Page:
THE TAX ATTIC with Jerry Coon

Jerry Coon

Convention held at Fenway Park

Money Concepts, the financial planning company that I am associated with, recently held their International Financial Planning Convention in Boston. Neither Deb nor I had previously been to Boston, so we were looking forward to the convention and also taking in some of the historical sites in and around Boston. For a baseball fan like me, when I mention “historical sites” and “Boston” in the same sentence, I am predominantly thinking of Fenway Park and its famous left-field wall called the Green Monster.

The convention always has a fun night out and this year’s fun night was scheduled to be an after-hours party at Fenway Park with the featured speaker being none other than Jim Rice, Boston’s Hall of Fame left fielder. I could hardly wait. I didn’t expect to be able to see a game, but going to the park and perhaps getting a chance to ask the great Jim Rice a question or two was plenty.

Well, I got much more than that. One of the other attendees had an extra ticket for Sunday’s game and, if I was interested, that ticket would be made available to me. Since it would be an afternoon game, it would pretty well kill an entire day, so I had to clear that one through Deb. She only made me minimally beg before agreeing to let me go. My thanks go to Deb and also to Susan, the associate with the ticket for thinking

of me.

When I go into a major league ball park, I almost get chills. I may be in my 50s now, but seeing Boston’s green field that day immediately brought back memories of my first sight of Tiger Stadium when I was just a youngster and my first sight of Wrigley Field many years ago. Those old parks have character.

As Jim Rice aptly put it when he spoke on Wednesday night, Wrigley Field and Fenway Park are the only two “ball parks” left in the world. The new parks are all “stadiums” and stadiums don’t have character. Fenway Park has the Green Monster and the Pesky Pole in right field, and Wrigley Field has the outfield ivy and its “friendly confines.” They are the last of a vanishing breed.

I did get to ask Jim Rice a couple of questions about hitting, got to shake his hand, and took some pictures. It was great.

Deb, I and our daughter Kim also walked the Freedom Trail, toured the U.S.S. Constitution, and stood in some of those places where our American history was made. That was great, too. We didn’t see quite as many sites as we wanted, after all I did have a convention to which I did attend, so I believe we will go back to Boston some future day to finish up the tour, so to speak.

At the end of the convention, Denis Walsh, president and CEO of Money Concepts had some final words of encouragement, told us when and where next year’s convention will be held, and sent us out the door.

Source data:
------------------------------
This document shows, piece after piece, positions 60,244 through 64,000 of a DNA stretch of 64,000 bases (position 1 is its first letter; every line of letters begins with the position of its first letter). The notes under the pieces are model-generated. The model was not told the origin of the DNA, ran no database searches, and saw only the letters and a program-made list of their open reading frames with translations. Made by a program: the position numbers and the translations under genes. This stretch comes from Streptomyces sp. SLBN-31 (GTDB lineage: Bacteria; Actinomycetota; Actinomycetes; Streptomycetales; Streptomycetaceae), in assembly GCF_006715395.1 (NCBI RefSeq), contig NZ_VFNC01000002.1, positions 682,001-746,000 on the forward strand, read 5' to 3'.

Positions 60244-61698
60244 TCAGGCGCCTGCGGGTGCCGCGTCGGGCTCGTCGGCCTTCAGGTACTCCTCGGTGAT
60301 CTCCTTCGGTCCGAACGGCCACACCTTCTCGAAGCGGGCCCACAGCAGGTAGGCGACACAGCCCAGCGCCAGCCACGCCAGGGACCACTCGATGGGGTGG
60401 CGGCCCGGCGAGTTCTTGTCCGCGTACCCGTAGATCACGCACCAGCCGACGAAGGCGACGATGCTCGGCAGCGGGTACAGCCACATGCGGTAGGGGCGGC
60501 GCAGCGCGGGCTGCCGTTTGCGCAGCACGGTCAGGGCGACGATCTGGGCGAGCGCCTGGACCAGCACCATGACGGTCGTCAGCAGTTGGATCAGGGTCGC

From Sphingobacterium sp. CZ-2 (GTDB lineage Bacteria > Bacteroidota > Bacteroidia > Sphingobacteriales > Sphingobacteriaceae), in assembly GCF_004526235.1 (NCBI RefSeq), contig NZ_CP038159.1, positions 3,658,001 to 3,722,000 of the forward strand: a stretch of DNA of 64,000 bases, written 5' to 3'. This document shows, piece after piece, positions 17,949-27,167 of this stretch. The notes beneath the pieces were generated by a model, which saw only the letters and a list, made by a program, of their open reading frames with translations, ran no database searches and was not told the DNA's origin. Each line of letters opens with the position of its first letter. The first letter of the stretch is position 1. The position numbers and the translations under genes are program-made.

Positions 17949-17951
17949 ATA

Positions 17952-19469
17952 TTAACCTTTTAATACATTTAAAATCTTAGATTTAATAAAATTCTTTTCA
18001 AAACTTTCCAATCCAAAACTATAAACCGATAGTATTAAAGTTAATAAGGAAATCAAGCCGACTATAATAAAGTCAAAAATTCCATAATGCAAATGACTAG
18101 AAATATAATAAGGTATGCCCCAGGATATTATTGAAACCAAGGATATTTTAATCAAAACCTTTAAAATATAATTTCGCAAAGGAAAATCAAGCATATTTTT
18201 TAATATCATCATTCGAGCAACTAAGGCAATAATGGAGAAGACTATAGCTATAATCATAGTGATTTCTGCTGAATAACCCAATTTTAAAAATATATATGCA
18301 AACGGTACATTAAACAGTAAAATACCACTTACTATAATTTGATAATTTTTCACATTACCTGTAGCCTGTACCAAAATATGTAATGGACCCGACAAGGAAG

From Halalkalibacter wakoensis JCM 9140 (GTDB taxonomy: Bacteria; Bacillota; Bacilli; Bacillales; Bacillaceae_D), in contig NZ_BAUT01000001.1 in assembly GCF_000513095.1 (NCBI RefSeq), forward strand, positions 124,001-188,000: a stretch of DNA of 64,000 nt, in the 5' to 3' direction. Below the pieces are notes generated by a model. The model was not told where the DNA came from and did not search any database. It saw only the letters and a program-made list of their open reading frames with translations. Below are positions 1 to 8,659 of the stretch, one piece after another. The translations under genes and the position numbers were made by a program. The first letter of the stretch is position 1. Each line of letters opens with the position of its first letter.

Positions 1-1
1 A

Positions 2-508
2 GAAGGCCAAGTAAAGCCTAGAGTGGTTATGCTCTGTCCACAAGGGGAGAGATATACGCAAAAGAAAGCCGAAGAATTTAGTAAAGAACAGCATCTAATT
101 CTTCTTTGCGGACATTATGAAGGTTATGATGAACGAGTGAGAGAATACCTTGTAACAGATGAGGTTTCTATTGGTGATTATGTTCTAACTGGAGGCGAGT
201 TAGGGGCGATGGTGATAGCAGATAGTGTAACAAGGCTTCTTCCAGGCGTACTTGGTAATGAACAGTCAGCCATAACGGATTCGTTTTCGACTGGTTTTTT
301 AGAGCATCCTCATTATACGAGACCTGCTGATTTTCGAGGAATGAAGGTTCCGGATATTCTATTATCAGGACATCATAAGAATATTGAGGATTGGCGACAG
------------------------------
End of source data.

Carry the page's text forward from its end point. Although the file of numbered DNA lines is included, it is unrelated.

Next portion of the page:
Jack Walsh, his father and founder of Money Concepts, had the habit of winding up the conference by going over the five things that make a professional a professional. These principles are given in the context of the financial planning professions, but they apply to all of us in whatever occupation we have. Jack is no longer able to attend the conferences for health reasons but, in his honor, I would like to review those five points. I have written about these five principles before, but feel that they are very worthy of going over again.

First, professionals have an enormous conviction of success. At whatever project they attempt, they know they are going to succeed. They also have that rare ability to get fellow workers to step up their game, so to speak, and perform at a higher level.

Second, professionals like money. They like to earn money, they like to spend money, and they like to save money. Professionals are able to strike a balance between business and personal; not letting the earning of money take control of their lives.

Third, professionals have a top capacity for work. They work by the objective and are able to work long and hard when necessary to reach an objective.

Fourth, a professional is a student of the game. A professional never stops learning. Continued education is an important component of today’s world.

Finally, fifth, professionals have a vision; a dream of what their future will look like. That vision or dream sets the path to be followed. As Denis and Jack have stated in the past, Martin Luther King didn’t say, “I think we can do this.” He said, “I have a dream.”

There is much to be learned from these five principles. It’s good to review them and see how we stack up. This is Jerry Coon signing off.

 Jerry Coon is an Enrolled Agent. He owns Action Tax Service in Rockford. Contact Jerry at

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